We have several ways of encouraging students to enter the field of dental research. We have a summer research fellowship that students may take advantage of after their first year. Between their first and second year they typically have about 8-10 weeks. They are encouraged to apply for a research fellowship that funds them to work in a research laboratory or in clinical sciences during that 8-10 week time period so that they can do a genuine research project that’s very intense. We have a highly competitive Dental Scientist Training Program, which is an eight-year program in which students participate in a D.D.S./Ph.D. program that has the potential to create amazing future faculty members. This program is partially funding by the school and an NIH Training Grant. We also have a Master of Science program in oral and craniofacial sciences that we encourage our residents to complete. These are people who are coming in for specialty programs, including pediatric dentistry. This is a three-year residency program and this encourages our residents to experience research. Annually in October we have a research and clinical excellence day where students are encouraged to share their research. The most recent program, held on October 17, 2014, was the largest ever, featuring nine research presentations and 61 poster presentations. The best of those students go on to present their research at national and international meetings and we find ways to fund these opportunities.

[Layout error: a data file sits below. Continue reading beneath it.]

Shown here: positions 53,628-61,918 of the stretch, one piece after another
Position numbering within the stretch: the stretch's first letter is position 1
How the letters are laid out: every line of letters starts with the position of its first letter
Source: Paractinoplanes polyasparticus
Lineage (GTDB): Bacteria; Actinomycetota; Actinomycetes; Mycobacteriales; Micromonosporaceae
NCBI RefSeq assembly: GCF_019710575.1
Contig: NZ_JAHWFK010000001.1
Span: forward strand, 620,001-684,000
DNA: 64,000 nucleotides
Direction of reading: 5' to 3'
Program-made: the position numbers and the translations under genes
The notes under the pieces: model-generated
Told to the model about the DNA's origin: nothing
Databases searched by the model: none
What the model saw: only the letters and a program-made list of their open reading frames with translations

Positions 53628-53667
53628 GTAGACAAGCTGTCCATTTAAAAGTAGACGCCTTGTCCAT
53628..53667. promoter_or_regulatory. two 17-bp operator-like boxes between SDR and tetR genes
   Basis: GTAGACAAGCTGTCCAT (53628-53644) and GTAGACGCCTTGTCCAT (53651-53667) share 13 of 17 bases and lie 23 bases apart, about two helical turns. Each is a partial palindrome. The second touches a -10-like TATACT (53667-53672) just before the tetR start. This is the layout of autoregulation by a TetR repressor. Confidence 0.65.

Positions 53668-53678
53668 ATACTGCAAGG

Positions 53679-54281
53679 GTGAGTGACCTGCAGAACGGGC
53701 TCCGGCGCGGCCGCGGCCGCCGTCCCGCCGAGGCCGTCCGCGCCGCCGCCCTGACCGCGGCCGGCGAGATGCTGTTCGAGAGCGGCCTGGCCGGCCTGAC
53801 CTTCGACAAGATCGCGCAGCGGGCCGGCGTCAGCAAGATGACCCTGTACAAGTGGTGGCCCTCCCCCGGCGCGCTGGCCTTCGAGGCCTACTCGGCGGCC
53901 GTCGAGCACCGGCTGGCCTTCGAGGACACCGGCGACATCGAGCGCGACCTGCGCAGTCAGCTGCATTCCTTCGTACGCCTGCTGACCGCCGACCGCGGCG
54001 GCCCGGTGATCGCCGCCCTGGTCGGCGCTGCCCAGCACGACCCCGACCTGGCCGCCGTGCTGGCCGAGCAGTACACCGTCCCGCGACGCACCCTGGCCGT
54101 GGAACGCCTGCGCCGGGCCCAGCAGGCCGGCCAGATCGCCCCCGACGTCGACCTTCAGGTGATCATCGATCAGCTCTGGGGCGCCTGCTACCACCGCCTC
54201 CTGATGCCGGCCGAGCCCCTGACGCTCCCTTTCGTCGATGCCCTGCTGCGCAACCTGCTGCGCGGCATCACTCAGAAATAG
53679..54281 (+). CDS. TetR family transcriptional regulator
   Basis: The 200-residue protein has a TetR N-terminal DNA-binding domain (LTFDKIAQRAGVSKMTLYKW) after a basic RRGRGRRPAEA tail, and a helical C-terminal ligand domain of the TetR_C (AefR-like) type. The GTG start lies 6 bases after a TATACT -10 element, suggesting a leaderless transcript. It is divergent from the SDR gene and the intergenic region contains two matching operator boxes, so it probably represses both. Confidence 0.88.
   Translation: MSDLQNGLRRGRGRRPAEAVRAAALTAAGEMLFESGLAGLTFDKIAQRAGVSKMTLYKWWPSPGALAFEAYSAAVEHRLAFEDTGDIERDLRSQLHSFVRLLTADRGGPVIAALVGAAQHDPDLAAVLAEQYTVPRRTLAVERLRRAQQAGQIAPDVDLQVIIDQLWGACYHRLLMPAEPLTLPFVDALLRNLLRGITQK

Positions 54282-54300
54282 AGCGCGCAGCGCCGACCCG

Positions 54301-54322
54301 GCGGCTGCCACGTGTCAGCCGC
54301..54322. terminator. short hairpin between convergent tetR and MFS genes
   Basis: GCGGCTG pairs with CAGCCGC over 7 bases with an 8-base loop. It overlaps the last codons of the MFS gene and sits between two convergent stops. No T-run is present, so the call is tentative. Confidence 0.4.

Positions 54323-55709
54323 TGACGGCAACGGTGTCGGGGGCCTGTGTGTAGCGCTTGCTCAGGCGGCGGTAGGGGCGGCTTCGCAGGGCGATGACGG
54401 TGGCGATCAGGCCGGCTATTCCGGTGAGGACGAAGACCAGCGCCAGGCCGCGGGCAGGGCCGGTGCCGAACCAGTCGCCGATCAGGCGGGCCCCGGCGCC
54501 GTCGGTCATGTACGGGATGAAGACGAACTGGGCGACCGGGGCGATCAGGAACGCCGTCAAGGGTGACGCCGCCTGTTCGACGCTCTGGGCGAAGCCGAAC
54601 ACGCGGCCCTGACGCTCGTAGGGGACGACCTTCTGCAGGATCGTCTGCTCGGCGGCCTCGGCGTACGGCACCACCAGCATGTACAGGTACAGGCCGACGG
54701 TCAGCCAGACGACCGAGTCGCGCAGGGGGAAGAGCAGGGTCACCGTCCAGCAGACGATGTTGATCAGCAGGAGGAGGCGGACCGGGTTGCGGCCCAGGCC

How do you prepare students to present their research at scientific meetings?
Mentors really play an integral part in preparing students to present their research. The mentors help with coaching and rehearsals, and the fact that we have a research day also helps because the students are able to experience presenting their research, being question and receiving feedback. 

What is some of the research the School of Dentistry is producing?
The School of Dentistry is producing exciting research that will improve the future of dental health. A few projects to note include Sarah Knox’s work on the regeneration of salivary glands that have been compromised. Another is Dan Fried’s research on early detection of dental decay using laser light—he has some very successful technology there that hasn’t yet been commercialized. The kinds of detection that can be done with that technology will partially displace the use of x-rays, which is exciting from a preventive dentistry point of view. Years ago the School of Dentistry created a system called Caries Management by Risk Assessment that is a way of providing a risk assessment up front. Every patient that comes into our clinics has a caries risk assessment preformed at the first exam. That determines whether they have risks for future decay and also determines the underpinning for their treatment plan, which includes chemical therapy as well as general restorative work. We have outcomes research on that now and it’s spreading across the world and being adopted by dental schools worldwide. That was derived partially on my team’s research combining with similar research groups across the world. Also, although we have a strong push in research we’re also strong in clinical dentistry. We have an amazing clinical teaching program with many experts in the clinical dentistry field. 

Previous Article Dana Graves - March 2015
Next Article Donald L. Chi - May 2015